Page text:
March 4, 2010
Third time's a charmCanadian sledge hockey team sets sights on gold
By ALISON KORN, QMI Agency
Don't take off your Team Canada jersey just yet -- there's one more Canadian hockey team aiming to win gold in Vancouver.
Two out of three: Done. With the Canadian woman and men both netting Olympic gold in hockey, it's now time for the Canadian sledge hockey guys to strike.
The team has been riding the bus together all week, tracing a route from Calgary through several small towns in British Columbia before arriving in Vancouver on Saturday for the Paralympics.
Kimberley, Trail, Kelowna: The small-town welcoming, the movies on the bus. Their first flick? Slapshot. Of course. They all watched the men's gold medal game together, too.
"We're having a pretty great time, it's a great lifestyle," said assistant captain Greg Westlake, of Mississauga. "We left on the 26th of February and have been on the road since. It's a really nice way to get to see more of the country and do some community events."
This is a huge moment for sledge hockey, with a home Paralympic Games set to begin March 12 and with more exposure expected than ever before.
With CTV pledging to air the gold medal game live on March 20, the team dreams of winning with millions watching, just as the men's and women's Olympic teams did.
"It's pretty special knowing that the men's team and the women's team took care of business," Westlake said. "It's a lofty goal, so now just being put in that position is a great opportunity for us and we're looking forward to completing it."
Since coming fully under the Hockey Canada umbrella in 2003, Canada's national sledge team has been an international power, winning Paralympic gold in 2006, a world championship gold in 2008 and two World Sledge Hockey Challenges in 2007 and 2008.
But the U.S. won their last match, the 2009 World Sledge Hockey Challenge, in November in Charlottetown, in overtime.
It's not a worry for the team.
"I think we've improved a lot since then," Westlake said.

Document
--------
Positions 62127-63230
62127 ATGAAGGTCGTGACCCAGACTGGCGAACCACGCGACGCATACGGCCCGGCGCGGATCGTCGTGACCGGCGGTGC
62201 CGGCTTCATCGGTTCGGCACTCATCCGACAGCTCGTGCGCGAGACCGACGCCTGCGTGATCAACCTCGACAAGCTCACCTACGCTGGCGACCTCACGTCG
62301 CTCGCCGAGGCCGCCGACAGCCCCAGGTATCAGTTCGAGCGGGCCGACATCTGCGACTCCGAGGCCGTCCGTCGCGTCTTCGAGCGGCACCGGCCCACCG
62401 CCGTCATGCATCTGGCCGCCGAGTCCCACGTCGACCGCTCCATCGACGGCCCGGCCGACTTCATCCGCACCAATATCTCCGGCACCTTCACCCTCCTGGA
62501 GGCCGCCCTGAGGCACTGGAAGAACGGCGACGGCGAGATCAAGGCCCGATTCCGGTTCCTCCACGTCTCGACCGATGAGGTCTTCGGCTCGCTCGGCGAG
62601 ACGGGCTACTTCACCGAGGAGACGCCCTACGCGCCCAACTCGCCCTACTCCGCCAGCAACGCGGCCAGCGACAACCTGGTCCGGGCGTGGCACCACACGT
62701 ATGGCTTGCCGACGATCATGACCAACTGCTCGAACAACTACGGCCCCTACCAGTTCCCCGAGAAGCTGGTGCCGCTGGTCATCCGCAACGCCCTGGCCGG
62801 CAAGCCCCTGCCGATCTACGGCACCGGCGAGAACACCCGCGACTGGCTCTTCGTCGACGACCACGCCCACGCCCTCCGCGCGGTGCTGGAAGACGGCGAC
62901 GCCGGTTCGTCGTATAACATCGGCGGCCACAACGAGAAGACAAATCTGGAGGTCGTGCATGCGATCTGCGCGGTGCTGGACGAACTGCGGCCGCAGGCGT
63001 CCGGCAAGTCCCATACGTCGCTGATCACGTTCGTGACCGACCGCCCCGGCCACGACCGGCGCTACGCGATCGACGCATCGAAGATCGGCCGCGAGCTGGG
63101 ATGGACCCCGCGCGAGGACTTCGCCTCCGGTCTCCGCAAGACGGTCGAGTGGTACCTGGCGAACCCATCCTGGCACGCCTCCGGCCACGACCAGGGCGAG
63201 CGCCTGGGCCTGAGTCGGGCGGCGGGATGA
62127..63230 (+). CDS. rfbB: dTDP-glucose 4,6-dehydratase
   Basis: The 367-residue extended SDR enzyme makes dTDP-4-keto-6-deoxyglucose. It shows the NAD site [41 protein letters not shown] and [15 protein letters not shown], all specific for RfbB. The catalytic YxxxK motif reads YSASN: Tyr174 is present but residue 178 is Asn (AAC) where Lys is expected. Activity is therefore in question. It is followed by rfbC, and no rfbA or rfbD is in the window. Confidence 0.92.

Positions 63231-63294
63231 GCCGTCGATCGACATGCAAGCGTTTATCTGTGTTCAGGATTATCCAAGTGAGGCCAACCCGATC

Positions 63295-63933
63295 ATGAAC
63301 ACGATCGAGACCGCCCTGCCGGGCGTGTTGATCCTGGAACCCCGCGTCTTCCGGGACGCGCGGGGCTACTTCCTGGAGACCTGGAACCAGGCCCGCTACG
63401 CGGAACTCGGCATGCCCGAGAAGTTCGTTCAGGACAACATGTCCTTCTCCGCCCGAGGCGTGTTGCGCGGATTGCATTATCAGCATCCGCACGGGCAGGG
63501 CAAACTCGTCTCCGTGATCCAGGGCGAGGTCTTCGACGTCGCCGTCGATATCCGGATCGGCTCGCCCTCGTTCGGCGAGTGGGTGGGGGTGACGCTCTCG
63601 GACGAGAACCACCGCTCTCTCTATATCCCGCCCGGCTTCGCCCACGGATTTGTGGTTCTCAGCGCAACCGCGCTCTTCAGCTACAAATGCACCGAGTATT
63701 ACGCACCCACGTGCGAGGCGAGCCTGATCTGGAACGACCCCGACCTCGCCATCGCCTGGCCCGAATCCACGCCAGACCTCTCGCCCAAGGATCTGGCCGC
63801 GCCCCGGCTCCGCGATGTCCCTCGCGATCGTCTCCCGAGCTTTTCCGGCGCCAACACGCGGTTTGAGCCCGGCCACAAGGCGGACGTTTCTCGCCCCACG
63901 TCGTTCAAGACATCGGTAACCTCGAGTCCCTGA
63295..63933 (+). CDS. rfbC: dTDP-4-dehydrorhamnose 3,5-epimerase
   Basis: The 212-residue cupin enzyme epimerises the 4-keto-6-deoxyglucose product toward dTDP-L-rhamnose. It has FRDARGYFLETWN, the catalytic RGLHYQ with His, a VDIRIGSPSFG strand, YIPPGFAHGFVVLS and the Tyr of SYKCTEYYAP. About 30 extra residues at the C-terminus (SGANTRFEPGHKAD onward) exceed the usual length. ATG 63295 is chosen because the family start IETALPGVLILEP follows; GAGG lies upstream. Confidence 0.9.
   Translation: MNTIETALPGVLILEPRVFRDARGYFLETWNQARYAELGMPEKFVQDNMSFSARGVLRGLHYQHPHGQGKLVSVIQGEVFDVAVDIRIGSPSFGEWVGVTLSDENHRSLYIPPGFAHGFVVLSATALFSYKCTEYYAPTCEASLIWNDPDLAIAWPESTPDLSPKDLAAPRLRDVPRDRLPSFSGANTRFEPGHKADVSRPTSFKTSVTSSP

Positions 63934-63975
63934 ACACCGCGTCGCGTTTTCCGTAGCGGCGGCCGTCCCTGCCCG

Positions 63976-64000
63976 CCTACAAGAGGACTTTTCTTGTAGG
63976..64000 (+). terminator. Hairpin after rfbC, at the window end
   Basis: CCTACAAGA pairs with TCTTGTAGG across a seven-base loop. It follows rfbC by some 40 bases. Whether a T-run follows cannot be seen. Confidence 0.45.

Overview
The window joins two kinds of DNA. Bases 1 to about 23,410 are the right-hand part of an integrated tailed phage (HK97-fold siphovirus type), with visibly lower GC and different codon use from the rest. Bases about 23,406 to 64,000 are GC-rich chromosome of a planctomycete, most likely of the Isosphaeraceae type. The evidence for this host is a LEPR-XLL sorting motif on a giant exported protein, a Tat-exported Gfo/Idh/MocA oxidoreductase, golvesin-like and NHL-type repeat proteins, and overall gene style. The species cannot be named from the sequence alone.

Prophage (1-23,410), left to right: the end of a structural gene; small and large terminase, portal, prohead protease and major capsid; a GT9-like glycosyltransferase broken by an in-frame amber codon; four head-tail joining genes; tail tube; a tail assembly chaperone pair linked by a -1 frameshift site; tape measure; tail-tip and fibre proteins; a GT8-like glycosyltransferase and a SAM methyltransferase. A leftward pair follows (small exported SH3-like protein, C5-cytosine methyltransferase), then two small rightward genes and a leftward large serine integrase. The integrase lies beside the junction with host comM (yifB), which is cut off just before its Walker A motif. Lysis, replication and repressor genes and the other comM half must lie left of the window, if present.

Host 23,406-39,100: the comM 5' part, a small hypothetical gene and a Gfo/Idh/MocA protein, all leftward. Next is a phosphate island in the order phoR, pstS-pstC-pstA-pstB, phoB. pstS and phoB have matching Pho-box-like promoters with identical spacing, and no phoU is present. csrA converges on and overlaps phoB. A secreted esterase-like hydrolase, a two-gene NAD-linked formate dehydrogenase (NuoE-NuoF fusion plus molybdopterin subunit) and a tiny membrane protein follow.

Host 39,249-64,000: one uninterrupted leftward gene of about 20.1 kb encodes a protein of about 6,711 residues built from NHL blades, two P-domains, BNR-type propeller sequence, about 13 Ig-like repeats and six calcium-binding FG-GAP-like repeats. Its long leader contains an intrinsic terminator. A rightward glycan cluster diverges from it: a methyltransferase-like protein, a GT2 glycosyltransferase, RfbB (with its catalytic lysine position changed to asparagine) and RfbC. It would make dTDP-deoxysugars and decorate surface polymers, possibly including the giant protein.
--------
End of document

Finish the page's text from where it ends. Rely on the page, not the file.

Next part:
"I think we can take some lessons out of watching how Team Canada did. We want to have that same resilience. We're going to have to win three or four really tough games to get a shot at the gold medal. It's not an easy task by any means."
In case you don't know, sledge hockey is the Paralympic version of ice hockey and, since its debut on the Paralympic program at the 1994 Lillehammer Paralympics, is becoming one of the biggest attractions for spectators at the Games.
It is fast-paced, highly rough and physical and played by athletes with a physical disability in the lower part of the body.
Like hockey, each team has six players on the ice, including the goalie. Athletes sit strapped into a metal frame that rests on two blades. The sledge is raised high enough to allow the puck to pass underneath.
Athletes use two mini hockey sticks with spikes on one end and blades on the other.
The spikes are used to propel the sledge across the ice, and the blades are used to handle the puck -- so the best athletes can shoot equally hard and accurate off either stick.
Perhaps after these Paralympics, more people will know all of that.
"So many guys in the sport are sick of answering the question, 'What is sledge hockey, what is that sport?'" Westlake said.
"We'll be put on that stage and get a chance to showcase ourselves as athletes and showcase our sport, and not have to answer that question as often."
Hockey Canada has introduced a sledge hockey equipment program, a grassroots initiative designed to help alleviate the financial challenge of buying sledge hockey equipment.
It will assist organizations at the local and provincial levels that wish to make an initial investment in sledge hockey sleds and sticks. The deadline to apply is March 21, 2010.
For information, visit hockeycanada.ca/sledgehockey.